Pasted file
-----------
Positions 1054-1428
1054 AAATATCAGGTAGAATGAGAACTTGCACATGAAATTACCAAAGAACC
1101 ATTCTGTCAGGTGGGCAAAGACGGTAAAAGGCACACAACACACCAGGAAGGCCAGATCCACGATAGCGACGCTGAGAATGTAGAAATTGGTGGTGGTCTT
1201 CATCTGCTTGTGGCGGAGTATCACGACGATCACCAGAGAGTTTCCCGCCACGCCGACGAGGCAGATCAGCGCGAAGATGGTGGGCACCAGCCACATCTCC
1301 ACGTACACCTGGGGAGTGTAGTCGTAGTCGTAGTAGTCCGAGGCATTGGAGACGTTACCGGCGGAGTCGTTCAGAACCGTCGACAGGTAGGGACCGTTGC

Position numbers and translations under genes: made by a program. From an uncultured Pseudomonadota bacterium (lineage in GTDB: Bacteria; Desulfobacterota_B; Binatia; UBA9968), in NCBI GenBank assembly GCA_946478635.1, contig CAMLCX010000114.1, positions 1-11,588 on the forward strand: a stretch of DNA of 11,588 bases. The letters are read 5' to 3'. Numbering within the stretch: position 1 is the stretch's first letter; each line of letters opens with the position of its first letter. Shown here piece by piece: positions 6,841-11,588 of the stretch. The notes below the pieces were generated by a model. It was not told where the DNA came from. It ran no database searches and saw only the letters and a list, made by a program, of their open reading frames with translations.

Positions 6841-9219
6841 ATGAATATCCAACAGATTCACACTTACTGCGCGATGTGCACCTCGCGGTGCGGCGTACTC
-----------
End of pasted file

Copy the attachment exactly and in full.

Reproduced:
Positions 1054-1428
1054 AAATATCAGGTAGAATGAGAACTTGCACATGAAATTACCAAAGAACC
1101 ATTCTGTCAGGTGGGCAAAGACGGTAAAAGGCACACAACACACCAGGAAGGCCAGATCCACGATAGCGACGCTGAGAATGTAGAAATTGGTGGTGGTCTT
1201 CATCTGCTTGTGGCGGAGTATCACGACGATCACCAGAGAGTTTCCCGCCACGCCGACGAGGCAGATCAGCGCGAAGATGGTGGGCACCAGCCACATCTCC
1301 ACGTACACCTGGGGAGTGTAGTCGTAGTCGTAGTAGTCCGAGGCATTGGAGACGTTACCGGCGGAGTCGTTCAGAACCGTCGACAGGTAGGGACCGTTGC

Position numbers and translations under genes: made by a program. From an uncultured Pseudomonadota bacterium (lineage in GTDB: Bacteria; Desulfobacterota_B; Binatia; UBA9968), in NCBI GenBank assembly GCA_946478635.1, contig CAMLCX010000114.1, positions 1-11,588 on the forward strand: a stretch of DNA of 11,588 bases. The letters are read 5' to 3'. Numbering within the stretch: position 1 is the stretch's first letter; each line of letters opens with the position of its first letter. Shown here piece by piece: positions 6,841-11,588 of the stretch. The notes below the pieces were generated by a model. It was not told where the DNA came from. It ran no database searches and saw only the letters and a list, made by a program, of their open reading frames with translations.

Positions 6841-9219
6841 ATGAATATCCAACAGATTCACACTTACTGCGCGATGTGCACCTCGCGGTGCGGCGTACTC